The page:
question on optimizations: when to stop??

hi,

i have some LLVM bitcode, and trying to write a simple LLVM-based code
to optimize them. i simply apply some selected passes from
http://llvm.org/docs/Passes.html

if i run the these optimizes once on the input LLVM bitcode, the
output bitcode is optimized.
but to my surprise, if i run the optimizes once more, the output
bitcode is further optimized.

so i have few questions:

1. why running optimizes once is not enough? they are not smart enough
to figure out that they should repeat the optimizes once more, until
no optimized can be done anymore?

2. in case that optimizes must be repeated in multiple rounds, how can
i know when is the time to stop? (ie when i dont need to run the
output bitcode thru the optimizes anymore?)

thanks so much!
Jun

any help, please?

thanks!
Jun

Jun Koi <junkoi2004@gmail.com> writes:

i have some LLVM bitcode, and trying to write a simple LLVM-based code
to optimize them. i simply apply some selected passes from
http://llvm.org/docs/Passes.html

if i run the these optimizes once on the input LLVM bitcode, the
output bitcode is optimized.
but to my surprise, if i run the optimizes once more, the output
bitcode is further optimized.

so i have few questions:

1. why running optimizes once is not enough? they are not smart enough
to figure out that they should repeat the optimizes once more, until
no optimized can be done anymore?

Some individual optimization passes are not smart enough (actually, they
don't invest effort on) noticing that their own output can benefit for
re-running themselves over their own output. This is more noticeable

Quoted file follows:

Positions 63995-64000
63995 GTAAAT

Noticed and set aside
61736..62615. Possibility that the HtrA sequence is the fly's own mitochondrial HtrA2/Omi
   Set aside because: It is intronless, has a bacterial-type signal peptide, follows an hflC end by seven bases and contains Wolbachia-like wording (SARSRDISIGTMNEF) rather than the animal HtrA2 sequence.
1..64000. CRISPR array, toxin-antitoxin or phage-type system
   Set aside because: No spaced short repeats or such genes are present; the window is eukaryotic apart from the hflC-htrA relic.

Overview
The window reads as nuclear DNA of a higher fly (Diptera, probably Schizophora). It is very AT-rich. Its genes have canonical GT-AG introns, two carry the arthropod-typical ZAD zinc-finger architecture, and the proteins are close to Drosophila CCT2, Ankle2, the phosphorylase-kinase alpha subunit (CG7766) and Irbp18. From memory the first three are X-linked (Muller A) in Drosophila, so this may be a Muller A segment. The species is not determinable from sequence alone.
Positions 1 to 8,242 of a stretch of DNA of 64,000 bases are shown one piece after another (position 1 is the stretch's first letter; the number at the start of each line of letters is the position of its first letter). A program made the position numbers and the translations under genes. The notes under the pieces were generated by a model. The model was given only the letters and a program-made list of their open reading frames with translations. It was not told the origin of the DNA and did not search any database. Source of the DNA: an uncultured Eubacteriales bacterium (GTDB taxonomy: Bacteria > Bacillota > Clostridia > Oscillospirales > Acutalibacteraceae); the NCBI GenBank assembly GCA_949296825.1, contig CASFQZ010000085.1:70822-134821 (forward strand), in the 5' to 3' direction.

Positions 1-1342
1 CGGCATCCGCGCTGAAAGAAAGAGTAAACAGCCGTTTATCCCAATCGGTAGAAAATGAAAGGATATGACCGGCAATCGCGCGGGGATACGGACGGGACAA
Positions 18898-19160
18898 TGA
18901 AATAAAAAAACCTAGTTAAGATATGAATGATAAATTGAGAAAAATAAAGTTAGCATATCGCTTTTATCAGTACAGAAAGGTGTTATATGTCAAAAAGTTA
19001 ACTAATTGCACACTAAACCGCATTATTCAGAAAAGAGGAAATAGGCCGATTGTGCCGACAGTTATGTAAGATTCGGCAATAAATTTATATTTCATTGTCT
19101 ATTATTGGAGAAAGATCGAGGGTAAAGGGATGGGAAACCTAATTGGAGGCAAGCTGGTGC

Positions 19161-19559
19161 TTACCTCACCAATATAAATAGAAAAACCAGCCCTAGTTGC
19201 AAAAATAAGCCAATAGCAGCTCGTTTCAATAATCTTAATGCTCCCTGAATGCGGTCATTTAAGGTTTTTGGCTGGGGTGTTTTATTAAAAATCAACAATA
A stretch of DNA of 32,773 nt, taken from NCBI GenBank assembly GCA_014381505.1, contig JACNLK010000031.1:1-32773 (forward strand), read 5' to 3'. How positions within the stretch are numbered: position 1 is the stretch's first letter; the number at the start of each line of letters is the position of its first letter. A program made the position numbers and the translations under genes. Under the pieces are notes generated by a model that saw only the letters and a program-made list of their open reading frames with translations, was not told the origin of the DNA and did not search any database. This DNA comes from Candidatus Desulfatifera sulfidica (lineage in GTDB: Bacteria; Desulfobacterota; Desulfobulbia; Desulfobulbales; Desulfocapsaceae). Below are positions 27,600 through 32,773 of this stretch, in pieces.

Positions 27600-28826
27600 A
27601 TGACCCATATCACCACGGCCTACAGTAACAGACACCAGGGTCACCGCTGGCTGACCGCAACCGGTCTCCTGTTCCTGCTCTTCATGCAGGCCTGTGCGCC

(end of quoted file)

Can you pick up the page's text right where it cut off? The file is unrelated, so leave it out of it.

with series of optimizations, though. An optimization pass transforms
the code, probably creating new opportunities for other passes. For
instance, if you have a series of passes A,B,C, after running C the code
may be transformed on a way that re-running A and/or B again can bring
further improvements.

2. in case that optimizes must be repeated in multiple rounds, how can
i know when is the time to stop? (ie when i dont need to run the
output bitcode thru the optimizes anymore?)

Well, the definitive answer is to experiment by trial and error for a
specific initial code. You can apply some intuition when you know well
what every optimization does. But in the end, you need to reach a
compromise consisting on a series of passes that optimize enough, run
fast enough and are generic enough to work reasonably well on average
with the programs you wish to optimize. This is what the compiler
designers did when they decided which optimization series corresponds to
the standard optimization levels (-O1, -O2 etc)

Your questions are basic ones and not LLVM-specific. Learning a bit of
theory about optimization and/or passing different types of code through
the LLVM optimizer (`opt') one pass at the time and examining the result
of each pass will give you more insight on the matter than any
explanation on this mailing list.